Will we see clouds for the total solar eclipse?

Written by Meteorologist Mary Wasson

Last updated 4/6/2024, 12:48:52 AM

The worst-kept secret worldwide is the total solar eclipse on Monday, April 8, 2024. This solar eclipse will cross North America from southwest to northeast passing over Mexico, the United States, and Canada

According to NASA, a solar eclipse occurs when the Moon passes between the Sun and Earth, blocking its light. 

It is essential to know that there are two types of solar eclipses - partial and total. Sometimes the Moon only blocks part of the Sun’s light. This is called a partial solar eclipse. Other times, the Moon blocks all of the Sun’s light. This is called a total solar eclipse. The Moon's shadow creates a trail as Earth rotates, known as the path of totality, where it gets completely dark for a few minutes during a total solar eclipse. To experience this phenomenon, it is necessary to be in the path of totality. Witnessing the darkness during the day is fascinating, almost like it's nighttime during a full Moon!

Other cool things happen besides the loss of the light from the sun:

  • ·   The temperature of the air will drop up to 10 degrees.
  • ·   Creatures may act as though it’s dusk. This can include birds going to roost and crickets chirping.
  • Streetlights may come on.
  • Sunlight shining through pinholes like tree leaves will project crescent shapes onto the ground.
  • Rapidly moving, long, dark shadows, called “shadow bands,” will be visible on the ground and sides of buildings. This is caused by the Earth’s atmosphere distorting the sunlight in the same way it causes starlight to twinkle.
  • The last specks of light, called Baily’s Beads, will be visible around the edge of the Sun. They correspond to where valleys are present on the Moon’s surface. This phenomenon is short-lived and may not last long enough to be noticed. 

Sharp-eyed observers might spot some planets in the darkened sky near the eclipsed Sun. Jupiter and Venus, on opposite sides of the Sun, will be the brightest and easiest to spot.

When was the last total solar eclipse in the United States?

It wasn’t that long ago that North America had a total solar eclipse. Almost 7 years ago, 88% of America (either directly or electronically) viewed the magnificent total solar eclipse on August 21, 2017. This year’s eclipse could be even more exciting due to the differences in the path, timing, and scientific research. 

The path of totality is twice as wide as this goes around. In 2017, the path ranged from about 62 to 71 miles wide but the 2024 eclipse will range from 108 and 122 miles wide - meaning, this eclipse covers more ground.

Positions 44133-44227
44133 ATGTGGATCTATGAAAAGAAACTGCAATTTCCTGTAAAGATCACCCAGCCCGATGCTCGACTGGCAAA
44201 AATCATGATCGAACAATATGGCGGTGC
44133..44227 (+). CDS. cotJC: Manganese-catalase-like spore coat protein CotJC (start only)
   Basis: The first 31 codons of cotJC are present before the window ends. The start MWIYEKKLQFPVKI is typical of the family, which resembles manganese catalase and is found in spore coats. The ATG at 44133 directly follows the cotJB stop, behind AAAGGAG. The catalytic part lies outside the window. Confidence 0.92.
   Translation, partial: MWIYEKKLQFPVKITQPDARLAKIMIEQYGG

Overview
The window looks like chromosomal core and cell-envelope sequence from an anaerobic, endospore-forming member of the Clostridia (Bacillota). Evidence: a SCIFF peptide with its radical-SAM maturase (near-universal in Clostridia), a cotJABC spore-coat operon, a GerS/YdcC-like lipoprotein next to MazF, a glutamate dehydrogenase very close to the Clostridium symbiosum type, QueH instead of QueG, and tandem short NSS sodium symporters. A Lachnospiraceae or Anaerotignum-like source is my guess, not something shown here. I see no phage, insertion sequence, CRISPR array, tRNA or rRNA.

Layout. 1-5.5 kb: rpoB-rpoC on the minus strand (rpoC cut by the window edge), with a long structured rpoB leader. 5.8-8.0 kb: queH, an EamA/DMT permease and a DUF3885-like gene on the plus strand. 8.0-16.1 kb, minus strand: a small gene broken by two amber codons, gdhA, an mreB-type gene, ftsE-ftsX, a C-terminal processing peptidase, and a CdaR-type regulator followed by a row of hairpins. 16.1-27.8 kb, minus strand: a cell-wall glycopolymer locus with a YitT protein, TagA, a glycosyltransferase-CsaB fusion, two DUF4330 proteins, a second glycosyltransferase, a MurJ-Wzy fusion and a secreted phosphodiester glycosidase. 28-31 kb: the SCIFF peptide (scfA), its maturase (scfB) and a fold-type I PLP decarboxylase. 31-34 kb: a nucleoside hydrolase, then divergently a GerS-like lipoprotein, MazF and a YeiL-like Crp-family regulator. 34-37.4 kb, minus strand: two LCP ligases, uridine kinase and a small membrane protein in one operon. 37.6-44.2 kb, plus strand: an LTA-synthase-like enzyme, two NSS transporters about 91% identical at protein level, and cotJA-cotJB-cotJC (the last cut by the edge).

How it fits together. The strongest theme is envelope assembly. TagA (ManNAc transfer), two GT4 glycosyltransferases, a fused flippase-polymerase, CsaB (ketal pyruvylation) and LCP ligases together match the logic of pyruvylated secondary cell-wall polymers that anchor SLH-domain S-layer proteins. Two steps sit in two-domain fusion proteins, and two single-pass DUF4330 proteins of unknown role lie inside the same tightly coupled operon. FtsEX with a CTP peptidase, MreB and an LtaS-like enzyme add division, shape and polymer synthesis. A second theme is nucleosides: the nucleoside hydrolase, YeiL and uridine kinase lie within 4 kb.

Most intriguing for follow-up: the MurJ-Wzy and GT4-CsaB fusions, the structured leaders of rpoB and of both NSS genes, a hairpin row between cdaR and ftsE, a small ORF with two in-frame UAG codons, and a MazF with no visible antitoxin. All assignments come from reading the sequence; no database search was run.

This year's eclipse path will pass over more cities and densely populated areas than the 2017 path did. This will make it easier for people to see it by simply staying at home. NASA estimates 31.6 million people live in the path of totality this year, compared to 12 million in 2017. If that’s not enough, an additional 150 million people live within 200 miles of the path of totality. 

The moon's distance is also different, it was a little bit farther away from Earth in 2017. This year there is an incredible astronomical coincidence: the apparent size of our Sun and Moon are both the same when seen from Earth. According to the University of Texas at Austin’s McDonald Observatory, this is because the Sun is about 400 times larger in diameter than the Moon, but the Moon is also 400 times closer to us than the Sun. 

How’s the forecast looking? 

It could be dicey, especially for viewing in the Lone Star State. A surface cold front is expected to stall out along the Texas coast on Sunday and then drift north as a warm front on Monday. This will lead to increasing clouds and then rain chances later in the afternoon.  

We are also watching an upper low out in the desert Southwest. This will bring high clouds out of the Pacific into Texas. The big question is … how translucent will the high clouds be? According to the National Weather Service, thin high clouds and scattering out of low clouds would allow for filtered viewability but thicker high clouds would result in poor viewability. 

Staying safe during the Eclipse viewing 

If you are lucky enough to see this celestial event under clear skies, be sure to follow these important NASA safety guidelines during a total solar eclipse:

  • View the sun through ISO-approved eclipse glasses or a handheld solar viewer during the partial eclipse phases before and after totality.
  • You can view the eclipse directly without proper eye protection only when the Moon completely obscures the Sun’s bright face – during the brief and spectacular period known as totality.
  • As soon as you see even a little bit of the bright Sun reappear after totality, immediately put your eclipse glasses back on or use a handheld solar viewer to look at the Sun.

Take advantage of this one because our next solar eclipse is more than 20 years away in August 2044.